Note that Carnage makes all the same points that i do. That's actually a common thing for DeFalco to do - have your characters act stupidly and then have someone comment on the fact that they've acted stupidly. I guess we can take is a signal that we shouldn't be looking for anything intelligent in this storyline. I also think it's interesting how enthusiastically DeFalco gets into the voicing for characters that undermine the justice system. We saw the same thing with Bloodaxe in his Thor run. Here, Carnage is saying it's an absolute waste of time to try to rehabilitate criminals. The doctor mouths some naive platitudes and is allowed no rebuttal. It's clear from the bulk of his writing that DeFalco prefers a time when super-heroes punched out bank robbers and brought them to the police station, and he purportedly hated the Punisher-ization of the Marvel universe, but there are times when i'm not so sure.
Carnage massacres his way through Ravencroft, killing inmates, doctors, and guards alike, until he comes across another prisoner that is cheering him on. Intrigued, he releases her, and we're introduced to Shriek.
My suspicion is that Shriek is a leftover intended for Terry Kavanagh's cancelled Cloak & Dagger run, but more on that later. In this issue we just learn that she was put in the asylum by a "really weird dude" who "quite literally -- blew my mind". In terms of her relationship with Carnage, she's the ultimate groupie, and otherwise just as much a cartoon psychopath as he is.
The two later wind up connecting with the Spider-Man Doppelganger, and that's how this series is going to roll. Villains just kind of get swept up into Carnage's little gang with little explanation.
Meanwhile, when Peter Parker and Mary Jane get back from Harry's funeral, Peter promises MJ that he'll give up being Spider-Man for "a week or two". But that promise lasts just long enough for Peter to go out to pick up some food, where he hears about Carnage's escape on the television and immediately goes into action. He winds up in a fight with Shriek and the Doppelganger.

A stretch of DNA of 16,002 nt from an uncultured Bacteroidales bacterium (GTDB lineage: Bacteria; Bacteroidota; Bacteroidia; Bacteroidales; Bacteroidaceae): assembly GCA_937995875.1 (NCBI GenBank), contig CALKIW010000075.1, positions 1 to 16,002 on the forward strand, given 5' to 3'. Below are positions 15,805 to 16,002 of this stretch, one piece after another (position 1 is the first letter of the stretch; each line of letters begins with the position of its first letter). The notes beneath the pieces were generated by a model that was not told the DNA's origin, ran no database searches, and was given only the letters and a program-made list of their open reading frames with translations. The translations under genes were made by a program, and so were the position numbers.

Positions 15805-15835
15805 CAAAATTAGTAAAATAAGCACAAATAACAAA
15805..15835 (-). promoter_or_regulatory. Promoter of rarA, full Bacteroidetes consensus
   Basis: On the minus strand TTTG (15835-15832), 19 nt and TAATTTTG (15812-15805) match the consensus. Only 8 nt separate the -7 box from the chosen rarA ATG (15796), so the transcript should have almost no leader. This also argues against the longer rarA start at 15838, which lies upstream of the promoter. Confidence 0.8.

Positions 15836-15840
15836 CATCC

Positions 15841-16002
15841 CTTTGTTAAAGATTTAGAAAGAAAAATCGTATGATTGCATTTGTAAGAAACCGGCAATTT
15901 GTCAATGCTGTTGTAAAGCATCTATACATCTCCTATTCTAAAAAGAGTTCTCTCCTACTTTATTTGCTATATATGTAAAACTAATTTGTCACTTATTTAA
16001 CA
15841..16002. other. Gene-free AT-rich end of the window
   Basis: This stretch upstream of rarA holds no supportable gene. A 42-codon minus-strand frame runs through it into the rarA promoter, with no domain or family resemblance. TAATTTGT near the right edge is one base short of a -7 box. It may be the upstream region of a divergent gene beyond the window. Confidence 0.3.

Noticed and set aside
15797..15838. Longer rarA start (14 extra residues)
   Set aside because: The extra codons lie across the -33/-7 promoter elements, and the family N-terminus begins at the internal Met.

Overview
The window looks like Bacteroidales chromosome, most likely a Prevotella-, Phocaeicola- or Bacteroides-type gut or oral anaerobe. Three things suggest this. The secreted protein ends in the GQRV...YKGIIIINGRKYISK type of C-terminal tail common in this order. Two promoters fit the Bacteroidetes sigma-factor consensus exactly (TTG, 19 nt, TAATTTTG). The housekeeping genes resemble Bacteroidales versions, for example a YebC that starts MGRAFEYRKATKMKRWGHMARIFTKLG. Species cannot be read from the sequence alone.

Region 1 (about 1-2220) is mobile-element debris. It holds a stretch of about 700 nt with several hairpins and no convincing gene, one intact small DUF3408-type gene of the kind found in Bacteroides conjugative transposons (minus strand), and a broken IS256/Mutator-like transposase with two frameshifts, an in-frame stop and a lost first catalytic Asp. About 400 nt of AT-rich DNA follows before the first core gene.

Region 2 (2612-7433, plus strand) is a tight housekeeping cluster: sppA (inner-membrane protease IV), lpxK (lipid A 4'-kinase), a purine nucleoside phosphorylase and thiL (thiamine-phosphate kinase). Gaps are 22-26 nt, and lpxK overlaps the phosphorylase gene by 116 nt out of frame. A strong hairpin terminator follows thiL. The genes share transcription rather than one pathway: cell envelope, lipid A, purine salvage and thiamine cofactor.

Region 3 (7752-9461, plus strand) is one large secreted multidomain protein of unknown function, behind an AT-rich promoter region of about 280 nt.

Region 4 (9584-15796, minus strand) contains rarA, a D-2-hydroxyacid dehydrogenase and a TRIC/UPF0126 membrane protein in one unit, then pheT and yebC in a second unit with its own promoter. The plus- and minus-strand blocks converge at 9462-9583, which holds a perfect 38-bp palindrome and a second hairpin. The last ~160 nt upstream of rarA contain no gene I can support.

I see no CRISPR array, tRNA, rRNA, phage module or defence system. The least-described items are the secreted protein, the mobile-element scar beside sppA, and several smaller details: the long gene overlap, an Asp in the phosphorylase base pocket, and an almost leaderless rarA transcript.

From the above two scans, you can see that both Carnage and Shriek have the same voice. It's DeFalco's Stan Lee impersonation, where Lee had characters like Spider-Man or the Thing making fun of the events going on around them. It's weird when it's the villains making those sorts of comments. Like, are they are point of view characters?
Anyway, Spider-Man knocks out Shriek but gets kicked off a building by the Doppelganger.
The Doppelganger has bonded with Shriek and he takes her to safety rather then pursue Spider-Man. Spidey passes out after the fight.
Meanwhile, Carnage has gone to visit JJ at the Daily Bugle.
The first back-up consists of 22 pages of Spider-Man having a dream about Uncle Ben while knocked out during a fight with the Scorpion. The second features 8 pages of Cardiac fighting Code Blue.
Back-ups aside, at this point i had moderate hopes for the crossover. DeFalco-isms aside, the story so far isn't anything terrible. A lot of it follows a formula inherited from Venom's numerous breakouts, so it definitely wasn't going to be anything original, but it could have been just a big dump action story, which as i said isn't always bad. And Ron Lim is looking maybe a little overworked here but he's still welcome. Things will fall apart almost immediately, though, starting with Carnage's visit to JJ. But that's for part two. The bigger problem is the crossover never seems to end, or even progress.
Quality Rating: C-
Chronological Placement Considerations: This is part one of Maximum Carnage. Part two is in Web of Spider-Man #101. We can assume the Spider-Man back-up takes place before the main story.
Crossover: Maximum Carnage
Continuity Insert? N
My Reprint: N/A
Inbound References (6): show
Alright! Let's get the heads rolling!
Posted by: davidbanes | October 26, 2016 11:42 AM
My first experience with Maximum Carnage was the video game for Super Nintendo & Genesis, a decent brawler with a 16-bit metal soundtrack. It's repetitive, but fun.
Eventually, I read the comic arc, which is repetitive and so not fun. Fourteen issues of inconclusive fights with a dumb excuse for a plot.
Anyway, the game's events follow the comics pretty closely, using pages from them for story scenes. A deviation from this first issue is that Spider-Man instead knocks-out the Doppleganger but gets blasted off a building by Shriek.